What Marathon?

Hello from post-Sandy New York City! JB and I are just fine, have power and no flooding. In other words, we are the luckiest people on the island of Manhattan.

Just outside our apartment building.

Down the block.

As I walked around my part of town and surveyed the damage, I became even more appreciative of our good fortune. Many of my friends and classmates are without power, cell phones, and all the amenities that go along with that infrastructure. And there is no end in site for them, as Con Ed works to get the power back on.

Pumping out one of the basements in Stuy Town.

This was washed ashore A FULL CITY BLOCK and demolished a car. Thankfully, it wasn’t a person.

This storm was no joke. People were killed. People are now homeless. NYU Langone Medical Center lost power and had to transport more than 200 patients to other hospitals in the middle of the night last night. Thankfully, we have a massive team of First Responders here to help.

Ready to go.

Thankfully, we still have a President who believes FEMA is important enough to fund.

Our city is trying desperately to hold it together and help one another. Downtowners, come on uptown. We got you. Our beloved Central Park is being cleaned up. Our Rivers are still washing stuff onto running paths. We have a lot to do to bring our city back to normal.

The sirens have been going all day and night. I’m just glad they’re responding to emergencies.

Debris under the FDR.

The clean-up effort has already begun and is tremendous. I high-fived a sanitation worker over on Avenue C today who was kind enough to smile at me as I passed by his job site (a massive tree that had toppled over). The city services are out in force!

The scene from Broad St. into a below ground parking garage this afternoon.

One of the tunnels that merges with the FDR downtown.

But we have a long, long way to go before things are back to where they need to be in order for us to get back to school and work and life. You know what the last thing on my mind is?

The New York City Marathon.

Yes, I am part of the Medical Team. But right now, my efforts and energy are elsewhere.

Both Bloomberg & Wittenberg say the marathon will happen and I believe them. There is far too much money in it for them to cancel such a main event for the city. It will turn into some “enduring spirit of New York-ers” sort of PR event and the city will make lots and lots of money.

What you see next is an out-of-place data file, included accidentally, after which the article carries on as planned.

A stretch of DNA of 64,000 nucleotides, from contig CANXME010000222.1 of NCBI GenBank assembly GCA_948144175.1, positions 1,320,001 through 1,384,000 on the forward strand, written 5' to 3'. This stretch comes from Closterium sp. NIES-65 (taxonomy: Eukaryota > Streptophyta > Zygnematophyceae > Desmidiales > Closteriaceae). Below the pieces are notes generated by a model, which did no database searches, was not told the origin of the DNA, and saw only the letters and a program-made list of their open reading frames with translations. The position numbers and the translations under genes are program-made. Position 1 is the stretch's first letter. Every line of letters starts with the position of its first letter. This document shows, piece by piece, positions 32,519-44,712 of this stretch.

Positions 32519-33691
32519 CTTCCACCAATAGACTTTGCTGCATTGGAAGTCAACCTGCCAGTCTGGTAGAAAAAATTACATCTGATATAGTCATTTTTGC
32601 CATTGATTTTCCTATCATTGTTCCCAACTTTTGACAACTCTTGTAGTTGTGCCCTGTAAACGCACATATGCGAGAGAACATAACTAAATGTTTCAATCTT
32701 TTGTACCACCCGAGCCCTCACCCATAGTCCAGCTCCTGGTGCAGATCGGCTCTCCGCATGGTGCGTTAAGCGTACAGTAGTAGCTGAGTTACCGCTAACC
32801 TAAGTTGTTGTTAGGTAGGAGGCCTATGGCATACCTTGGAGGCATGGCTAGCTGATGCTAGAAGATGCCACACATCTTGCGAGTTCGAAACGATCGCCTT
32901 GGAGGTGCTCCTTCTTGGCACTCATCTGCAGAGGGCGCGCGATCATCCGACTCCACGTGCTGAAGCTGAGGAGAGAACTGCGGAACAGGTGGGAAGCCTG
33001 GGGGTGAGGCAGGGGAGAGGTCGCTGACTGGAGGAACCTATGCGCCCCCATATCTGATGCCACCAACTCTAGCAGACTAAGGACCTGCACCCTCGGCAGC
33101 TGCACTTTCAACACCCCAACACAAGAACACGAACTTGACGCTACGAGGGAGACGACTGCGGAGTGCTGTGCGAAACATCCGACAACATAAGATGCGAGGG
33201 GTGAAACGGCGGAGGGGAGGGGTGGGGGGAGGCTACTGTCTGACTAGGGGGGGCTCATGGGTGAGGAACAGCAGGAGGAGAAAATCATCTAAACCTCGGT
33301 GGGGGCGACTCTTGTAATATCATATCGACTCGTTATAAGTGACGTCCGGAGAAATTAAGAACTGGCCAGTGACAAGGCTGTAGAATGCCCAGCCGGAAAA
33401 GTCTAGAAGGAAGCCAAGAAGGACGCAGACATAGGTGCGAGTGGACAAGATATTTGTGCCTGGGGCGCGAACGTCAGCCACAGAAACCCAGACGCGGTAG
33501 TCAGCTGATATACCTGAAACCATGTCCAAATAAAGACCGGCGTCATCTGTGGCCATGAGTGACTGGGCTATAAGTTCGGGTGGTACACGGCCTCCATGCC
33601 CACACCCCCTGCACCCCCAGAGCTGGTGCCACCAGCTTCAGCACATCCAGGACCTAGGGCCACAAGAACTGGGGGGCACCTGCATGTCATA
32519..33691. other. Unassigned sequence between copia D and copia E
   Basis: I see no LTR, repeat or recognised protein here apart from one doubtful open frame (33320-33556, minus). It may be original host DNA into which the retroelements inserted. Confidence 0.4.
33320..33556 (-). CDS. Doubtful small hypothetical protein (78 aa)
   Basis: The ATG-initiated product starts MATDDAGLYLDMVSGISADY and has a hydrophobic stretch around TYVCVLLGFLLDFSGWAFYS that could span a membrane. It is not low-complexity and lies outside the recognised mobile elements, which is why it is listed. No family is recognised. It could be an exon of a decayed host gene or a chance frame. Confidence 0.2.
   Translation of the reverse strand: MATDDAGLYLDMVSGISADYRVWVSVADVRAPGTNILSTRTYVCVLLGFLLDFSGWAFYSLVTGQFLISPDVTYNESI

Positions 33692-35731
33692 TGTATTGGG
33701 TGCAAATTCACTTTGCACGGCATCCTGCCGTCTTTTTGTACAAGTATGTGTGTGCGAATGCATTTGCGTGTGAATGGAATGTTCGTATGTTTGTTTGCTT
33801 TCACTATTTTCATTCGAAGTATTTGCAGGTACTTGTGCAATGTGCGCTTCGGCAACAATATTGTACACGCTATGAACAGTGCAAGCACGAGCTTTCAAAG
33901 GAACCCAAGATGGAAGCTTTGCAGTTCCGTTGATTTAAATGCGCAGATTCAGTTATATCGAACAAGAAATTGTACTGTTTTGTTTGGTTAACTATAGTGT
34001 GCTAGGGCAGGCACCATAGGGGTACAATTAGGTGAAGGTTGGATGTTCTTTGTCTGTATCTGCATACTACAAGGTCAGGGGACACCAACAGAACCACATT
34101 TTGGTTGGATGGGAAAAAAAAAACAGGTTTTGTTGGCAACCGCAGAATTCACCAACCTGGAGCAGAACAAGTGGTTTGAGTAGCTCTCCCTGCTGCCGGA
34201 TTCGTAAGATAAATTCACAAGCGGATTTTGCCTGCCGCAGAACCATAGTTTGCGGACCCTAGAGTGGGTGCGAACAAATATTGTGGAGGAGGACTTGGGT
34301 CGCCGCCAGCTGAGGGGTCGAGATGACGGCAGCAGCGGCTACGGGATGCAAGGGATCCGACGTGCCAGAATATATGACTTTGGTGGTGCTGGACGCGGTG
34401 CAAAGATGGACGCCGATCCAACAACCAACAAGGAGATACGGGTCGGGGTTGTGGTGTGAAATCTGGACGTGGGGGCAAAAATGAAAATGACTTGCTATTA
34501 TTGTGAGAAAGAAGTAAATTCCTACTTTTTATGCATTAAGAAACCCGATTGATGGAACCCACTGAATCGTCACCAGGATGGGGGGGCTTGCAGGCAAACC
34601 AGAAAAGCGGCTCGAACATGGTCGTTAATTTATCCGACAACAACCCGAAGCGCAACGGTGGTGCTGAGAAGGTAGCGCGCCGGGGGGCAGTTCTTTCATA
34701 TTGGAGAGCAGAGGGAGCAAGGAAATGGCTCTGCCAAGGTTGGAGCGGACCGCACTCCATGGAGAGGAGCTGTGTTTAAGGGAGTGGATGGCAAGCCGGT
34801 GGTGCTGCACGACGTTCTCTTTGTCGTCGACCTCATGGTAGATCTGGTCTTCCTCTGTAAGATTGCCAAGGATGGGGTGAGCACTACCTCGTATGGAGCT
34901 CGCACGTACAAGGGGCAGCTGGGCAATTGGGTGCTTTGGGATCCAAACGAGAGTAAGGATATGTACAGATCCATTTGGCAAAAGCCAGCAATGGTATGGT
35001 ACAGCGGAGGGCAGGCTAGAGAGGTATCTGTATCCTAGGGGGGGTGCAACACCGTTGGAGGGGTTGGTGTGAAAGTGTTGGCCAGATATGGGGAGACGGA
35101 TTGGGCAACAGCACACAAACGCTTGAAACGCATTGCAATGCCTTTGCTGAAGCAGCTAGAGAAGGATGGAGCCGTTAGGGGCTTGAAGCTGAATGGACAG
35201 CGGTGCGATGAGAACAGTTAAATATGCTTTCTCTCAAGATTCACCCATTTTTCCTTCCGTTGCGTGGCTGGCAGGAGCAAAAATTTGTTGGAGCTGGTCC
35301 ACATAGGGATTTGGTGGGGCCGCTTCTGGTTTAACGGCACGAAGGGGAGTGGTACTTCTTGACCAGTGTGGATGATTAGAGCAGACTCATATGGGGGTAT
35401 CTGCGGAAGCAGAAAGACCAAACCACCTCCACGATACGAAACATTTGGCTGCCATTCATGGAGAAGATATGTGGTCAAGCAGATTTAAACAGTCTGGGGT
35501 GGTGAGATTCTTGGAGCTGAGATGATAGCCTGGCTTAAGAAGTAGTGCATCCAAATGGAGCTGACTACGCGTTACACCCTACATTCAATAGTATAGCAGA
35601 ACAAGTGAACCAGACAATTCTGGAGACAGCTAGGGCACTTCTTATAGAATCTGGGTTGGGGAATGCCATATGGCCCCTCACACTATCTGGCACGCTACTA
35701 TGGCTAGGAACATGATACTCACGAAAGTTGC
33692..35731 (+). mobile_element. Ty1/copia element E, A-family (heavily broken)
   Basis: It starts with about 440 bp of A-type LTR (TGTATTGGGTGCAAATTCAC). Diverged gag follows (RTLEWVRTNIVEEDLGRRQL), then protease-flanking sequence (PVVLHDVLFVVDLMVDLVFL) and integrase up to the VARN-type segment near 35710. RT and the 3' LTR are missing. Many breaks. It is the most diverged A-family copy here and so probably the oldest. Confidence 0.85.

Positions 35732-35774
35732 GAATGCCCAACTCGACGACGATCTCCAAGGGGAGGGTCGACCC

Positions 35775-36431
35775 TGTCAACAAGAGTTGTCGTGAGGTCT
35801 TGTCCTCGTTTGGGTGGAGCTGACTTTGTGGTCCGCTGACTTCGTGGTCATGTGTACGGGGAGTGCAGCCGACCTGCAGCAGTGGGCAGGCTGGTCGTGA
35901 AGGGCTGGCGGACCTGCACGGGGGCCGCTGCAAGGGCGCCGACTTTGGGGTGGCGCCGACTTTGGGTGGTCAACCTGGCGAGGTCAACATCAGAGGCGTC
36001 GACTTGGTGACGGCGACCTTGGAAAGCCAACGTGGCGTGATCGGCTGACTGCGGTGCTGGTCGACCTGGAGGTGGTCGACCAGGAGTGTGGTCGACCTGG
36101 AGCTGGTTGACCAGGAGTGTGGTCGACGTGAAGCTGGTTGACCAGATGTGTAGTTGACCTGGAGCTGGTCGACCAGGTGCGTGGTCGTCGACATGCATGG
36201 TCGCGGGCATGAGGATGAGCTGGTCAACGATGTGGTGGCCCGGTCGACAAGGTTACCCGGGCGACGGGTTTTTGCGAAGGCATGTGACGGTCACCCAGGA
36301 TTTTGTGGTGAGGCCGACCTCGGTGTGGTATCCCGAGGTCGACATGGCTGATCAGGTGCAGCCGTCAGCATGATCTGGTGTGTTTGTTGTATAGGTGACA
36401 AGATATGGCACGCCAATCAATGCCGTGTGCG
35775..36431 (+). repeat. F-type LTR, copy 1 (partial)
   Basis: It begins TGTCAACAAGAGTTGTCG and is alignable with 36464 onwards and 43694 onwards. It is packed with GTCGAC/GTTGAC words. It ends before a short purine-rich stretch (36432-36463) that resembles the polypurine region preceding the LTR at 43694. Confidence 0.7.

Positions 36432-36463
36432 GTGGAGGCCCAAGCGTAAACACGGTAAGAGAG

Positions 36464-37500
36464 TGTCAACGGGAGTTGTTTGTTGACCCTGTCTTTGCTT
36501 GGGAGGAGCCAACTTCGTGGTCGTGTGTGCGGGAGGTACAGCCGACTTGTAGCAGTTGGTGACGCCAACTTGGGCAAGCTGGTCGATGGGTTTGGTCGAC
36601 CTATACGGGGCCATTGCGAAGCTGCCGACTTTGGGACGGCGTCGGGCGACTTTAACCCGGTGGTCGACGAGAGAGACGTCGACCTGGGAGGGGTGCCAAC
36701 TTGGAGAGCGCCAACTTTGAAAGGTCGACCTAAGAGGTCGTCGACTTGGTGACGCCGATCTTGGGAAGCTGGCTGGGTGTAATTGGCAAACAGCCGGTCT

I don’t care.

I feel for you who have trained for it and would be so, so disappointed if it were cancelled. I do. I’ve been there. But you know what? Let’s put things into perspective and quit bombarding the {New York} Road Runners Facebook page and Twitter account with your panicked messages.

It’s going to happen. Come as planned. Quit your bitching.

Yada, yada, yada, the bleachers are up. Quit freaking out.

That’s two days in a row that I’ve sworn on my blog. I supposed hurricanes bring out my saucy side.

As for my New York neighbors, there are plenty of places to volunteer now that we are all out of work and school for a few days:

Our NYC Marathon Medical Team needs more volunteers since so many docs were pulled away because of Sandy. Email me: runstrongereveryday{at)gmail{dot)com if you are a medical professional or student who would like to volunteer on Marathon Sunday.

Please, give of your time, your talent, and your resources to help those who are in need and those who are helping to get our fairy city back on her feet. If anything, just be thankful it wasn’t you. And quit bitching about the marathon.

(There I go again…)

Now go out and run!

PS. I will see all of you at Flywheel Sports (11:30am @ JCC), luluelmon E 66th St., and the Javits Center tomorrow. Sweating, hugging, and volunteering. Hope to see some of you there! 

My “1st” Race

When I first moved to the city, I made it my mission to find a running shoe store that actually knew what they were doing when fitting a runner for shoes. I went to a popular one near a popular running club and it wasn’t great. The shoes were the wrong size for my foot (I would find out later) and I do not, as they insisted, pronate.

I’m not actually sure their salespeople knew what the word “pronate” meant, but they for sure didn’t know it when they saw it.

Thank God I found JackRabbit Sports.

Holla at my homies.

I go to JackRabbit whenever I need new shoes because they know what they’re doing. Really. They spend A LOT of time fitting my Princess and the Pea feet for new (HOT PINK) shoes. I love them. The shoes AND the people.

My feet are on TV!

The best part about being a part of the I ♥ JackRabbit fan club is being in the know on the races going on in the city that they support, sponsor, or host. That other club has a total monopoly but for my money, I’d prefer to be cheered for at road races, not yelled at. Last year was my first Battle of Brooklyn with JackRabbit. The weather was beastly and there were only 7 POJs (my year-long flare had kicked into gear) but the race was a lot of fun.

So I came back for more.

 

So. Much. Fun.

I wanted my 1st race back to be fun, a little challenging, and low-maintenance.

Two school friends committed to running the race and both kicked butt! I mean, one of them CAME IN THIRD PLACE. The other, who had never run farther than something like 8 miles, ran all 10 miles without stopping at 8 minutes per mile pace. JB was out with his cowbell, cheering us on, and I was wearing hot pink. Fun? Check.

Hot. Pink. Saucony + lululemon. Can’t miss me :)

Prospect Park, though only 3 and change miles around, has some pretty annoying inclines. They are met with nice, rolling declines, but three loops around the park really makes for an interesting progression of times on one hill in particular. That’s why JackRabbit has the Time Your Climb. Whoever has the most consistent 3 climbs on this hill, man and woman, gets a prize. I never win. My third is consistently markedly slower than my first two. A little challenging? Check!